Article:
4. Explicitly discuss safety and how to recognise if a situation is safe. This is a useful discussion for all students to participate in, and could help students identify the ways that teachers keep kids safe at school, what “unsafe” looks like, and what to do when they are feeling unsafe.
  5. Create separate spaces that children can move into, but still share what is going on in the rest of the class. Corners with rugs, rocking chairs, or beanbags allow students to take time apart from the group when they need physical and emotional space.
  6. Consider providing the choice for a student to move to a different classroom, with a familiar teacher on days when a substitute will be replacing the regular classroom teacher. Often this type of change is a trigger for significant anxiety, and a substitute may not be aware of or prepared to use the strategies in place for support. If the student wishes to remain in class with their peers, provide this as an option if the student experiences difficulty during the day.
  7. Provide praise in a neutral tone of voice. A raised voice may cause a student to become anxious and fail to understand the message as positive, which can trigger challenging behaviours.
  8. Provide fun and playful experiences which are NOT offered as a reward. Children who struggle with trauma experiences need to participate in low-stress, engaging activities regularly. These activities serve to lower their arousal levels, help build social connections with peers, and develop a narrative of inclusion for the student. If their challenging behaviour prevents them from being considered for these opportunities (eg. if you go all week without hitting, you can come to the class party on Friday), they will miss valuable learning.
  9. Use Social Behaviour Mapping tools to help children draw connections between their thoughts, feelings, behaviour, and the thoughts, feelings, and reactions of those around them. Provide these opportunities to reflect regularly within a private and non-threatening context.
  10. Understand that students with trauma experiences may struggle to encode and access memories. Use strategies to support memory, such as visual aids, multisensory experiences, retellings, review, and reminders such as sticky notes. Schedules which include visuals are helpful at all grade levels to support routines.
  11. Follow the following formula for structuring classroom activities: 10 minutes excitement/high interest, 10 minutes calming, 30 minutes concentration. For young children, shorten the time periods (eg. 5, 5, and 15) but follow the same pattern.

Please let me know if you find these suggestions helpful or share your own strategies in the comments!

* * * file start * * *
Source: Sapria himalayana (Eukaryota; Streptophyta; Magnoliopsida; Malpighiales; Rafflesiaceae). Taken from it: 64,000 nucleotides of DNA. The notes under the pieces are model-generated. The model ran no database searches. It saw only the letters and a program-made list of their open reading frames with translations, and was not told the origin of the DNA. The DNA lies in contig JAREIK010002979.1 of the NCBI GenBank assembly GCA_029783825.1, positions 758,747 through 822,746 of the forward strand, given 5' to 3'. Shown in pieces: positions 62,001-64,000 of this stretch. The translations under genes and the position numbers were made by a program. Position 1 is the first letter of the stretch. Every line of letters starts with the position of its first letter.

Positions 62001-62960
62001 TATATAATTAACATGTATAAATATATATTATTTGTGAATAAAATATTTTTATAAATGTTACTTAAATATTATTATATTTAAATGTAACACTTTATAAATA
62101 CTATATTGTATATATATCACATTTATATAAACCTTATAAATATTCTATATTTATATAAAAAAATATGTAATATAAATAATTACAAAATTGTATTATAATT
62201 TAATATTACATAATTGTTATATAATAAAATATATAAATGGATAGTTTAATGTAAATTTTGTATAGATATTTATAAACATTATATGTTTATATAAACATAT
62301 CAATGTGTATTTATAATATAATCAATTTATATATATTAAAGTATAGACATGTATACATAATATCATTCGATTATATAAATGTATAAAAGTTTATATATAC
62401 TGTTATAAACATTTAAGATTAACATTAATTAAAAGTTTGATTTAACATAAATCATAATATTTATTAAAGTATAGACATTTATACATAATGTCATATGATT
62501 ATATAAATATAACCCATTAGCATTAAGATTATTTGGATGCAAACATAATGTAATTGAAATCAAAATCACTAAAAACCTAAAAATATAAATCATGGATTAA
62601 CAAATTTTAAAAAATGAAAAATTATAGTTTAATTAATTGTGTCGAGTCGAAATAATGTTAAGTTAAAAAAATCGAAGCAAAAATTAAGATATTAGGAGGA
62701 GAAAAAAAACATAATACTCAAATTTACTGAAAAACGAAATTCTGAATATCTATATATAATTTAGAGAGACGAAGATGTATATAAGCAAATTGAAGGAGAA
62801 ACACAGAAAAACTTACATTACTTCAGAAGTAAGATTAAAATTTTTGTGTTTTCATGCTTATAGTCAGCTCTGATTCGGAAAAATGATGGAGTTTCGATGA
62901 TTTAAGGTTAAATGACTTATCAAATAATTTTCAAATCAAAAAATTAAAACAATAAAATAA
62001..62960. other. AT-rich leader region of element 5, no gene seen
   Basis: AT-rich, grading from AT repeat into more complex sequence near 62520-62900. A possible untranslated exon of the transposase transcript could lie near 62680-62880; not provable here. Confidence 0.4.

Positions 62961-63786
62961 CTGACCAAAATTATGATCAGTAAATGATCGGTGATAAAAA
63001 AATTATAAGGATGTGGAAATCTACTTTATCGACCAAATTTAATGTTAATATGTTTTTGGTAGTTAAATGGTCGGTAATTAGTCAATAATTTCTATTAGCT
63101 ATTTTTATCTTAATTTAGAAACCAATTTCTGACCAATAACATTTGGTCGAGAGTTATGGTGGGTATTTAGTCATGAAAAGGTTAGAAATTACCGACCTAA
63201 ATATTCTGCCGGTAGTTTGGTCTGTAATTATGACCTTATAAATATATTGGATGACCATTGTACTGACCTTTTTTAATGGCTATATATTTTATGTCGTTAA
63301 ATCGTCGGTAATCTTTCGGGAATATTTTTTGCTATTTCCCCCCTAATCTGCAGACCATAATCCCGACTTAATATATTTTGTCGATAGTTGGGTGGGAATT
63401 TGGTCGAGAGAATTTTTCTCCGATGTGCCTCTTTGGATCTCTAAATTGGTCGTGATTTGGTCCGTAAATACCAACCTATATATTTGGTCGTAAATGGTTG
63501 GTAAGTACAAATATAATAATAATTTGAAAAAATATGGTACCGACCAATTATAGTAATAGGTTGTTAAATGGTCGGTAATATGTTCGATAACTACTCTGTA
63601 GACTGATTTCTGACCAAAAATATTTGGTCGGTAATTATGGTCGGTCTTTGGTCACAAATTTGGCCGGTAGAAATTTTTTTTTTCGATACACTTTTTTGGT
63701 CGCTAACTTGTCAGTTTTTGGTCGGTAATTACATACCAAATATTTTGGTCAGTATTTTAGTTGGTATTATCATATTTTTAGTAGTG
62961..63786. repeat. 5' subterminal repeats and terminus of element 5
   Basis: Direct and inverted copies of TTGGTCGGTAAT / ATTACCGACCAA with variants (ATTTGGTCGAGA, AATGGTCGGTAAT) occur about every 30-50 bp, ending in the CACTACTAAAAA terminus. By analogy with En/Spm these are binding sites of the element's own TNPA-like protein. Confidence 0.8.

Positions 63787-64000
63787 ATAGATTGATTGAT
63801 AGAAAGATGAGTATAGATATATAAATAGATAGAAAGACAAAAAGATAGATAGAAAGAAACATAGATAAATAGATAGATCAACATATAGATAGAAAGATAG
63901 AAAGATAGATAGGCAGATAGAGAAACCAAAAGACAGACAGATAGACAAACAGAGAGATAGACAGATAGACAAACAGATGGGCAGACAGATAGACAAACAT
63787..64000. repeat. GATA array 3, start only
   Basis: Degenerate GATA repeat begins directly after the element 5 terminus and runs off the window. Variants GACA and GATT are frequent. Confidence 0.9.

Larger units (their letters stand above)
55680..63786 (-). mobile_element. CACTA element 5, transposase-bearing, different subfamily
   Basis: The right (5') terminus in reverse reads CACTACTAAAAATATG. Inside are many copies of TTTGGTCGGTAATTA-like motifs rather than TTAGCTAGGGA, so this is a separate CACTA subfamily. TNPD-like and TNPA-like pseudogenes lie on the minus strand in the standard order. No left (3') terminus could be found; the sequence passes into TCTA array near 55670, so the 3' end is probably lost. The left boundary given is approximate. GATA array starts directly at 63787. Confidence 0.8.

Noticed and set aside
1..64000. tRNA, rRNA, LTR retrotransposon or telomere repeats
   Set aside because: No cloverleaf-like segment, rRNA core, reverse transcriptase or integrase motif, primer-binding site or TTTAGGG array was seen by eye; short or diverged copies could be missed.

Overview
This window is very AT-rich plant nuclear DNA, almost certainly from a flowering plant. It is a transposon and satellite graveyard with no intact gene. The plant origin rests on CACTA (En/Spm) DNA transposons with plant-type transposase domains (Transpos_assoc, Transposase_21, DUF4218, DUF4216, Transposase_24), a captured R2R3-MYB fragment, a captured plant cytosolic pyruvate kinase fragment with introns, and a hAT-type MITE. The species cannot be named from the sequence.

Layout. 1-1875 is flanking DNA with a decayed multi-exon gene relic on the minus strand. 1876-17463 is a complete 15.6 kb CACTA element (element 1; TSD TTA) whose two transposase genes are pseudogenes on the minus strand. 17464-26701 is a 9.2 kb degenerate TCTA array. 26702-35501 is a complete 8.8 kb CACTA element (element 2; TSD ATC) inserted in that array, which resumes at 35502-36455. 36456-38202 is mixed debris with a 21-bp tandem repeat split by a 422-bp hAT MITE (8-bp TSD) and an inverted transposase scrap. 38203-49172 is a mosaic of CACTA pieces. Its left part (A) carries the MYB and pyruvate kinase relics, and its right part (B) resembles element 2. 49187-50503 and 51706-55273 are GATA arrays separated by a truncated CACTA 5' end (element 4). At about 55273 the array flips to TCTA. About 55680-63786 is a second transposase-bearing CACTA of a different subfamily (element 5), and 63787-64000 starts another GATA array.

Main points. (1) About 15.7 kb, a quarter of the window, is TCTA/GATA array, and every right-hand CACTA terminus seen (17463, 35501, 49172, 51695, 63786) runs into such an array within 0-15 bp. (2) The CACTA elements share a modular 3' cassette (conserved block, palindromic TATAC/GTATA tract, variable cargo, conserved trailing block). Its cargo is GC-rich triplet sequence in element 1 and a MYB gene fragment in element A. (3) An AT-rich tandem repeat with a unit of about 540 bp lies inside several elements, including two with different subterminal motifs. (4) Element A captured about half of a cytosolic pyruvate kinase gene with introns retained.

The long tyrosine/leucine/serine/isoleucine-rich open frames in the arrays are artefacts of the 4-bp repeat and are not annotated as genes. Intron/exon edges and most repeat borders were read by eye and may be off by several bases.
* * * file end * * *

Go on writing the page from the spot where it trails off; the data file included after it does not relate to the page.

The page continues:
At Hope, Not At-Risk: Helping Children with Trauma Experiences at School (Part 2)

Yikes! It’s been busy lately, but I finally got around to writing the second part of my post on Trauma-Informed classrooms, as promised. I had planned for this to be a two-post series, but before I move on to classroom strategies for supporting children with trauma experiences, I realised that there are a few important concepts which inform which strategies we choose to use in our classrooms.

The fundamental understanding to have about children and trauma is that when a child has experienced trauma it can have a long-term impact on that child’s brain. Memory, impulse control, emotional processing, language and many other cognitive functions can be impaired, and these kids need our help to learn new skills. We need to know what trauma “looks like” when it’s in our classrooms, so that we can take steps to help our students who are struggling.

Hypervigilence: “Hypervigilence is an enhanced state of sensory sensitivity accompanied by an exaggerated intensity of behaviors whose purpose is to detect threats. Hypervigilance is also accompanied by a state of increased anxiety which can cause exhaustion. Other symptoms include: abnormally increased arousal, a high responsiveness to stimuli, and a constant scanning of the environment for threats.” In the classroom this can look like excessive eye contact, a tense body posture, putting distance between themselves and other students, aggressive or provocative statements and actions. It is very important to be aware that hypervigilent students will often start a conflict themselves, rather than wait to see what reaction they will get from others around them. Waiting is often too stressful and frightening when they believe that a conflict is inevitable, so they take control of the situation. It is important to maintain consistency in our interactions with these children in order to reduce their stress that results from “guessing” about outcomes.